To conclude, Tekkaman Blade is an intruiging series; it marries together a wide range of inspirations into something that works hard to be more than a simple “dark reimagining” of a more child-friendly property. It is undeniably melodramatic and bleak, and it wears its influences clearly on its sleeve – but these are its strengths in turn, for it is a series which almost works as a retrospective of the tropes of the mecha and SF anime genres.

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One comment

  1. cybustier

    To my mind where Blade fails is in its attempts to competently ape the conventions of the Superhero genre; specifically in its action sequences and choreography. The main conciet for such a show is superpowered struggles between godlike combatants. Tekkamen are portrayed as superhumans, with powers and abilities far outstripping those of conventional human weaponry, but the series itself never takes full advantage of this. A big part of that is budgetary constraits: the animation throughout is poor, even down to the stock footage sequences when compared with its contemporaries.

    The potential for combat is never fully utilised. We’re either give endless choppy sequences of Blade cutting down indistinguishable Radam insects, which while viscerally satisfying doesn’t give us the same enjoyment or personality as the humanoid clashes between Tekkamen. And when Blade does fight the other Tekkamen, the fights are brief at best, inconclusive as the norm, or padded and meandering at their worst. The only exceptions are the final battle with Evil, which benefitted from a thirty episode build-up and an actual budget, and the suprisingly tense fight with Axe, where Blade’s abilities are hampered by his enviroment and objectives (not using his Voltekka to preserve Axe’s Tek-Crystal).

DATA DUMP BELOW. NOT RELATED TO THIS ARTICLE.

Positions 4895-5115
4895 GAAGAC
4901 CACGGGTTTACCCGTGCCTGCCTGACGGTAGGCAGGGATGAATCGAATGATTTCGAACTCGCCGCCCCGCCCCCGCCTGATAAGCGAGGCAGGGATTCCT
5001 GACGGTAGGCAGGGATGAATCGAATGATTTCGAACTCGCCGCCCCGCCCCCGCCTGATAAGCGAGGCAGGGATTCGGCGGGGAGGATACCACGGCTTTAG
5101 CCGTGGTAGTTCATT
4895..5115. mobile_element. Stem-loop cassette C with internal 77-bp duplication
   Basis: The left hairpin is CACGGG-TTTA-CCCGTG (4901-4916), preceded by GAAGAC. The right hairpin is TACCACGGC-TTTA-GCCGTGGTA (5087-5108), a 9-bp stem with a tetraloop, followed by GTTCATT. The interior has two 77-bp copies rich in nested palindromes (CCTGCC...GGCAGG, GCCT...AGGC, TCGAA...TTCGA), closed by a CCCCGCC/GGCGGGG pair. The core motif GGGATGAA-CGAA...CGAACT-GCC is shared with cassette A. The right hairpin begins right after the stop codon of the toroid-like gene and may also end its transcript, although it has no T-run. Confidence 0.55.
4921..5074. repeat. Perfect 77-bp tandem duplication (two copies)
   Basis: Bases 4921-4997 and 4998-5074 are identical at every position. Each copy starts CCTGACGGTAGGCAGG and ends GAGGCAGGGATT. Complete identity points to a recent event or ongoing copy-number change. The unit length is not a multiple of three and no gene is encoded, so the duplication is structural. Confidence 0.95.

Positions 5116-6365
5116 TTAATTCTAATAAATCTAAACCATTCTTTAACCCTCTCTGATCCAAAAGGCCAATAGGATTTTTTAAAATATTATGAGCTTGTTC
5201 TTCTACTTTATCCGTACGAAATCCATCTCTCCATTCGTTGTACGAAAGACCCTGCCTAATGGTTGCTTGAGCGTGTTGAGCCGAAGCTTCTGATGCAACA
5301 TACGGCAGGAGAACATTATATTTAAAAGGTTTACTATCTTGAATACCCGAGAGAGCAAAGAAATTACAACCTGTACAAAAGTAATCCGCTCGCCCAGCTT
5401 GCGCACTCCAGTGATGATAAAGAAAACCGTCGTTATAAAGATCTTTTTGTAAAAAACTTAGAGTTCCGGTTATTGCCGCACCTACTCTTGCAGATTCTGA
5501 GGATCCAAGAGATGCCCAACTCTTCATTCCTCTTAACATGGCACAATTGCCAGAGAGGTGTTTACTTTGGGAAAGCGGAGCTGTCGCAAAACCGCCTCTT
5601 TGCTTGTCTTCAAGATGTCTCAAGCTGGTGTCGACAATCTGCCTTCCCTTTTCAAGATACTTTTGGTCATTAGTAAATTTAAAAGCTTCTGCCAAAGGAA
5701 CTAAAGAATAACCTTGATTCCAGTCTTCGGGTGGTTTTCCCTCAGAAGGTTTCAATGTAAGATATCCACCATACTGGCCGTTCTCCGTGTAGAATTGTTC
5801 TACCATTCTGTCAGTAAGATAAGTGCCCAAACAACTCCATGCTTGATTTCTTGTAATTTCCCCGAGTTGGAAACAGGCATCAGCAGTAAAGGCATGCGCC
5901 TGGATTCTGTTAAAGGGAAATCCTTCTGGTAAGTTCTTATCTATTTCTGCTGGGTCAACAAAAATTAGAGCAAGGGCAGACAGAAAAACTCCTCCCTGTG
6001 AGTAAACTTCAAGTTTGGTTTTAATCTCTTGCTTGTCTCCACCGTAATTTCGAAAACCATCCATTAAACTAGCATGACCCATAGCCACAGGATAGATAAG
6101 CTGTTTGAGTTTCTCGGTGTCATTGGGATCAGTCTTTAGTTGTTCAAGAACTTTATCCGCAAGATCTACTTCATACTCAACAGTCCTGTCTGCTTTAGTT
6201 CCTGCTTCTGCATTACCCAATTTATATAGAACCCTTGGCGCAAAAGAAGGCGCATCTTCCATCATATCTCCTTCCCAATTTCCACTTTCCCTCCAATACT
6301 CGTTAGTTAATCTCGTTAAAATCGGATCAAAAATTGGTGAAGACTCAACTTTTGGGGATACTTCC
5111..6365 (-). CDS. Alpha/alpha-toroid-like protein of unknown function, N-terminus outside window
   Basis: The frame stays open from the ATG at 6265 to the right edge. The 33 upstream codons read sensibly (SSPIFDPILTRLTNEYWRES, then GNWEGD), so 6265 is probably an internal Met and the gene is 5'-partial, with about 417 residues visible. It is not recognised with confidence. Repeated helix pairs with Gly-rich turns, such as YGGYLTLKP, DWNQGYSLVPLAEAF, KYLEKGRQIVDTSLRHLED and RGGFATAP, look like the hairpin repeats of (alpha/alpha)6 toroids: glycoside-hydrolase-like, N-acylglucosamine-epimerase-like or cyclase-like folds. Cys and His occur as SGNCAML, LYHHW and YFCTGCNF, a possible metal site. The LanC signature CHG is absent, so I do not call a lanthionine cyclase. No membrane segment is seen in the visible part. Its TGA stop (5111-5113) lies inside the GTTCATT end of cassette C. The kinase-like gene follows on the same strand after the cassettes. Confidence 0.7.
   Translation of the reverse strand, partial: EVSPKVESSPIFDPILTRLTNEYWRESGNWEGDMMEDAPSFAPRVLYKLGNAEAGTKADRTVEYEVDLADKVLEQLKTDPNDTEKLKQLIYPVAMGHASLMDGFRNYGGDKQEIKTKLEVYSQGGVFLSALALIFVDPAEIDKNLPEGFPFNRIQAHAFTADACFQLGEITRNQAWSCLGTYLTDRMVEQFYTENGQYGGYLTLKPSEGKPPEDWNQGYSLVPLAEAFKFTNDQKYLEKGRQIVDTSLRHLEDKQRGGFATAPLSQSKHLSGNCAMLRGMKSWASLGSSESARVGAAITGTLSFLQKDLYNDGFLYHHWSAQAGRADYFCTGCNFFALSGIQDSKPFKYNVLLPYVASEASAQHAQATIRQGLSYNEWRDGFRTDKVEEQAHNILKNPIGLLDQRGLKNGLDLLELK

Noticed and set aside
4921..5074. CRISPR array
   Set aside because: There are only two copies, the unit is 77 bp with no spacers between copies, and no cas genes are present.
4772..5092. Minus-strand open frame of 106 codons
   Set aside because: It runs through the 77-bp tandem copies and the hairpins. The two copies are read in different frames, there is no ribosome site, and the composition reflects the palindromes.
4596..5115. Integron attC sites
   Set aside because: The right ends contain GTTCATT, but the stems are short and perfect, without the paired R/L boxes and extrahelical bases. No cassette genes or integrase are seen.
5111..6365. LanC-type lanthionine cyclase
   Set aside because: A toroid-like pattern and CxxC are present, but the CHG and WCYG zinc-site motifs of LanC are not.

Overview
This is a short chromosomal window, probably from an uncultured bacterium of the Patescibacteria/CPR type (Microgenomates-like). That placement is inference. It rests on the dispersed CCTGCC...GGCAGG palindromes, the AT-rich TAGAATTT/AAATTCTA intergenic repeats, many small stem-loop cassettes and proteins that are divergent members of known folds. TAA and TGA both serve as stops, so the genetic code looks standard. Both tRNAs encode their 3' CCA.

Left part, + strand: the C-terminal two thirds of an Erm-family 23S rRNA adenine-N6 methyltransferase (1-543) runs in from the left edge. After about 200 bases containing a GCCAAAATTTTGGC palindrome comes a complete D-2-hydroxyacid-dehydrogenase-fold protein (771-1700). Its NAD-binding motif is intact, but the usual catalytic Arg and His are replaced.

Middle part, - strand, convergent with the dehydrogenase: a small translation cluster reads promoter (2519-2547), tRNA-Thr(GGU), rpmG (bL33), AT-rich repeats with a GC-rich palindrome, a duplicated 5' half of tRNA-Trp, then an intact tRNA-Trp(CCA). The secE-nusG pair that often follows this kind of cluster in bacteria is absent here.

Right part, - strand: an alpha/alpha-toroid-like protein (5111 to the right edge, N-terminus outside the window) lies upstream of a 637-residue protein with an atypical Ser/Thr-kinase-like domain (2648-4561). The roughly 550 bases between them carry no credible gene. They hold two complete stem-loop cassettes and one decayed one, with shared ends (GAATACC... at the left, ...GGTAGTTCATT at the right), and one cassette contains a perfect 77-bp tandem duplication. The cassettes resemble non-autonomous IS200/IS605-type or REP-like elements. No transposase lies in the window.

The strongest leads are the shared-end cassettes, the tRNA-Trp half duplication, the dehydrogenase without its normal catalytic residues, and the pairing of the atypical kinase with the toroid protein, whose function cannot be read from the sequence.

So what are we left with? The dramatic meat of the story comes from Balde’s conflict with his converted biological family to preserve his adopted human one. His brothers, his friends, his mentors; all are now baying for his blood and unhampered by any human restraints or weaknesses. D-Boy’s psychological conflicts are the most interesting aspect of the entire series, but the story never takes full advantage of it. I finished the series unsatisfied with what I was presented, yet ferverently wishing what I had seen could be better. Less filler episodes demonstrating the incompetence of the army and more focus on D-Boy’s inner demons, Radam biology and the war with his loved ones would have made for a much more satisfying work.

    The two OVA shorts released after the initial broadcast answered most of my criticisms above. “Burning Clock” offered fascinating insight to Evil’s neuroses and feelings of inadequacy towards his elder brother and father that the TV series merely hinted at, whilst “Twin Blood” delivered a hyper-kinetic superpowered battle between demi-gods, punctuated with palpable brutality and wonderful organic armor designs.

    I think its fair to say that Detonator Orgun, despite covering similar ground, was much more successful in its intended goals eg. giving Obari cool actiuon sequences to direct.